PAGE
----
Paris climate accord dead in the rising water

A push by vulnerable nations to limit global warming to 1.5degC has been dealt a blow with key scientific research blocked at major climate talks in Paris.

Tensions between developing nations escalated on Thursday (local time) when Saudi Arabia played a key role in blocking the conclusions of a two-year review into the adequacy of the agreed two-degree goal.

Vulnerable countries, including the Pacific Islands, are pushing for a more ambitious target, concerned the damage at two degrees would be too severe.

The block means crucial research won’t be submitted to the United Nations climate change summit and can’t be used as evidence to back the call for 1.5degC.

Pascal Girot, a member of the Costa Rica delegation, says the review is a critical link between science and policy and believes the negotiating process has politicised the science.

“Now we don’t have the scientific arguments to push forward an ambitious agreement,” he told AAP in Paris.

“It doesn’t bode well for substantiating the need for more investment in adaptation or even worse, for loss and damage.

“Because some will ask ‘where’s the evidence?’ and now the science has been blocked out of the negotiations.”

The bottom line is that few countries actually believe this is either a problem or that it is a manageable one.  The sabotage is deliberate – there is no way you can get everyone to agree to accept crippling restrictions on their economies and taxpayers in exchange for a long shot at fixing a problem that may not be fixable, and lots of the countries don’t really think is actually a problem.  

Climate financing is a key issue at the Paris talks, with poorer nations demanding the rich hand over funding for adaptation and mitigation.

Pacific Island nations are digging in their heels over loss and damage, which could also be seen as compensation and is a “red line” for developed countries like the United States.

The Philippines, as chair of the collection of vulnerable nations known as the CVF, was furious the negotiations on the two-year review had “taken a bad turn”.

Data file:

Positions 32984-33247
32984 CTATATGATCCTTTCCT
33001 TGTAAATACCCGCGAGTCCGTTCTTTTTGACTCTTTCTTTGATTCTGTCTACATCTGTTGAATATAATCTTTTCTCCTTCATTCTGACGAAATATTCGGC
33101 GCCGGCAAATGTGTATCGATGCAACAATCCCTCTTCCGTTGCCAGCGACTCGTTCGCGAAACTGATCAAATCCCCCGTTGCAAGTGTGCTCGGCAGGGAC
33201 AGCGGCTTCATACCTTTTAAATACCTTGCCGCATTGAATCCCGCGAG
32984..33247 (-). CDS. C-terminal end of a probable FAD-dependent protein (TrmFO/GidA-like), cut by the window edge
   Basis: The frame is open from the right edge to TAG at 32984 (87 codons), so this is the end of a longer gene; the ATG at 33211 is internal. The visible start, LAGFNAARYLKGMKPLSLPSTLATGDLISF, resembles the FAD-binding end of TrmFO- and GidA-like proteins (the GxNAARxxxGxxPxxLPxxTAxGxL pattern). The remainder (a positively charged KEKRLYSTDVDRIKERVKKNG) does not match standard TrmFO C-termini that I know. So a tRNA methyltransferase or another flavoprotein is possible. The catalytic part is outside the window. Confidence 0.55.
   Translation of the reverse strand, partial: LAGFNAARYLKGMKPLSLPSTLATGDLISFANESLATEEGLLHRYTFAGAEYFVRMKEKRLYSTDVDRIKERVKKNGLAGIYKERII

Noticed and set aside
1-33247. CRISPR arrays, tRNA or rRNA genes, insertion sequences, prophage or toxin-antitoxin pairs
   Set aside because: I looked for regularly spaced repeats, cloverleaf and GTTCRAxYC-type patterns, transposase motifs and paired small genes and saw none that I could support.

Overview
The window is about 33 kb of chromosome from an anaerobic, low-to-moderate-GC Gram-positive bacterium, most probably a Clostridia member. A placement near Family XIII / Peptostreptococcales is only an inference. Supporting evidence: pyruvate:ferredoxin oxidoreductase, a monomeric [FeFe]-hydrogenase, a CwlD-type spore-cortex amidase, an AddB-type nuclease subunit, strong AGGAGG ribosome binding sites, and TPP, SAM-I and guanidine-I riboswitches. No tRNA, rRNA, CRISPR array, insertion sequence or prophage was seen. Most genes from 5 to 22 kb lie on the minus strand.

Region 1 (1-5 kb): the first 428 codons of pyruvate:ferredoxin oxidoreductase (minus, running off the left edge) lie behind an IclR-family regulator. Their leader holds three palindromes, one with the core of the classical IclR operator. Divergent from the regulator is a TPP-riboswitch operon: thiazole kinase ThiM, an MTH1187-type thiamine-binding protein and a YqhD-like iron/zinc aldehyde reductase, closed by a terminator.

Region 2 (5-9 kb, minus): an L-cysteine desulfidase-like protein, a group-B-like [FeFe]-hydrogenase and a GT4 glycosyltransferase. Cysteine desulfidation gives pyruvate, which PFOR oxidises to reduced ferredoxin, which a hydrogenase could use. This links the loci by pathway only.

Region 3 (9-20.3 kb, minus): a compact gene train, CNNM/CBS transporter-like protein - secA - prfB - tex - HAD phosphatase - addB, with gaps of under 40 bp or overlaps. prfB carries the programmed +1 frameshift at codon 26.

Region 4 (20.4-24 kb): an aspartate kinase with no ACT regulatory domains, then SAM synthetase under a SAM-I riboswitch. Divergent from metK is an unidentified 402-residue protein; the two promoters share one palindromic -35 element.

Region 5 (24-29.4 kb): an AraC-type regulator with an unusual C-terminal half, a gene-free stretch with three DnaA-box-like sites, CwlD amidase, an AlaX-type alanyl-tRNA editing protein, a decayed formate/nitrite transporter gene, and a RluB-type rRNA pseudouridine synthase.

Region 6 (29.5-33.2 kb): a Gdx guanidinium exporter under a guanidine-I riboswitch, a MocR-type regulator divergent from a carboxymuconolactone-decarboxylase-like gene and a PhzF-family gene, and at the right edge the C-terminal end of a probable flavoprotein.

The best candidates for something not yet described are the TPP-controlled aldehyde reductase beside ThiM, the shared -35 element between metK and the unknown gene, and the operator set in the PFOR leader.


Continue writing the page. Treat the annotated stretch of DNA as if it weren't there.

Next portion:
“The parties who stand in the way of recommending a sound decisions based on the information available will be remembered by the children of today for the failure in Paris, the delegation said at the concluding session of the review.

“And we will shout it from the roof tops.” …

Australia and New Zealand aren’t publicly supporting the 1.5 goal, however it’s understood the Australian negotiators aren’t opposed to having some reference to the aim in the final agreement.

New Zealand needs to be a good world citizen by at least pretending to do most of the right things, but it should be a reluctant implementer of conservative measures, rather than aggressively pursuing ambitious targets that will inevitably not fix the planet but will hurt our economy.

The lack of progress in Paris will leave most of the attendees cold, but not for long.  The planet will warm a little more as they all hop on planes and fly back home.

 

– NZN via 3 News


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As much at home writing editorials as being the subject of them, Cam has won awards, including the Canon Media Award for his work on the Len Brown/Bevan Chuang story. When he’s not creating the news, he tends to be in it, with protagonists using the courts, media and social media to deliver financial as well as death threats.

They say that news is something that someone, somewhere, wants kept quiet. Cam Slater doesn’t do quiet and, as a result, he is a polarising, controversial but highly effective journalist who takes no prisoners.

He is fearless in his pursuit of a story.

Love him or loathe him, you can’t ignore him.

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